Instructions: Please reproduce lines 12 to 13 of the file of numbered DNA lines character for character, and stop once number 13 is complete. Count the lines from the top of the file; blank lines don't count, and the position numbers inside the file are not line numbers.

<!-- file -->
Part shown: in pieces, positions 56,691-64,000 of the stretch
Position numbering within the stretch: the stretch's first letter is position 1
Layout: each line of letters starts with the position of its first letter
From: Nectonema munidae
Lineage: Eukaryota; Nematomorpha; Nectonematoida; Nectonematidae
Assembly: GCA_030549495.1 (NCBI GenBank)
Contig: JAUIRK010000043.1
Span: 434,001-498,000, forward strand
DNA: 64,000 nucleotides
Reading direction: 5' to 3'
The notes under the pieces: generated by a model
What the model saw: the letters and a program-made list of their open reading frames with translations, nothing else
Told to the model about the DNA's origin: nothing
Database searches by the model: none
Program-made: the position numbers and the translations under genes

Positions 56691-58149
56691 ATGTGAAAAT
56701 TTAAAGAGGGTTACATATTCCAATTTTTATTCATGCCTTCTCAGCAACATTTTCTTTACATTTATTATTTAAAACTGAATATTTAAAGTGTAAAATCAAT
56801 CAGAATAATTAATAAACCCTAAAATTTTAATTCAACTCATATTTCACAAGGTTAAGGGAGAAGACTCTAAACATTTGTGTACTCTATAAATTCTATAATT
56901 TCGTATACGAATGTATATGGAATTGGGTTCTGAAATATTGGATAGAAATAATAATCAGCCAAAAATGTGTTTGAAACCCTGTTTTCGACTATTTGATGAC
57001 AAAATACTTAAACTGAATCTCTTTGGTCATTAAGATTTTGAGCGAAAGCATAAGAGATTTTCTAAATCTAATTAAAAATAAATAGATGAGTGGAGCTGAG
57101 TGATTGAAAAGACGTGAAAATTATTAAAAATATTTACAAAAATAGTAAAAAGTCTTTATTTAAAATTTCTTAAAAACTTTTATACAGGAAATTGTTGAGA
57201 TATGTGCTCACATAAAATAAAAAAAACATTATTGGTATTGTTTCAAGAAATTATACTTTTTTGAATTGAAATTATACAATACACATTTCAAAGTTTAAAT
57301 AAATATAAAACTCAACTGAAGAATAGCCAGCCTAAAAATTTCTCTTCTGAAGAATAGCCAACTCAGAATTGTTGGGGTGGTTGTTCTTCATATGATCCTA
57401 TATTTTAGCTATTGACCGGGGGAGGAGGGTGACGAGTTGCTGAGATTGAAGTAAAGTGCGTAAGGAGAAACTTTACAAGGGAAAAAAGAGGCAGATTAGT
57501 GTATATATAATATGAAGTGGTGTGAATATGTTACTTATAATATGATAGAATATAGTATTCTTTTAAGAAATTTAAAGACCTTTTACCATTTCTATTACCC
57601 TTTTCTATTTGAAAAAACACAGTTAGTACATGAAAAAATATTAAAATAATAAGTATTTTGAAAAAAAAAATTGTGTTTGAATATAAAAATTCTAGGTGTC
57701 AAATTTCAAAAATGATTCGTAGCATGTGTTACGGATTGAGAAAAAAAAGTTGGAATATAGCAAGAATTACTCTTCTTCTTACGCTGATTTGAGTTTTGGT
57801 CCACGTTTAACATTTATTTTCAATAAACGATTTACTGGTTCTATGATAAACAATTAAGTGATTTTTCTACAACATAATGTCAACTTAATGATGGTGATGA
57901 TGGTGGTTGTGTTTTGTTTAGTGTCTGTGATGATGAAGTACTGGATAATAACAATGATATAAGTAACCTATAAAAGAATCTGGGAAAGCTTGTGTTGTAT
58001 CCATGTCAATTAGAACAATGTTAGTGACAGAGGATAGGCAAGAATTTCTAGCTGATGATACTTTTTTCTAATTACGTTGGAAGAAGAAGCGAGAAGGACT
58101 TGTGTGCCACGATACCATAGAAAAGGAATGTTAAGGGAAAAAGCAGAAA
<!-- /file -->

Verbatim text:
What the model saw: the letters and a program-made list of their open reading frames with translations, nothing else
Told to the model about the DNA's origin: nothing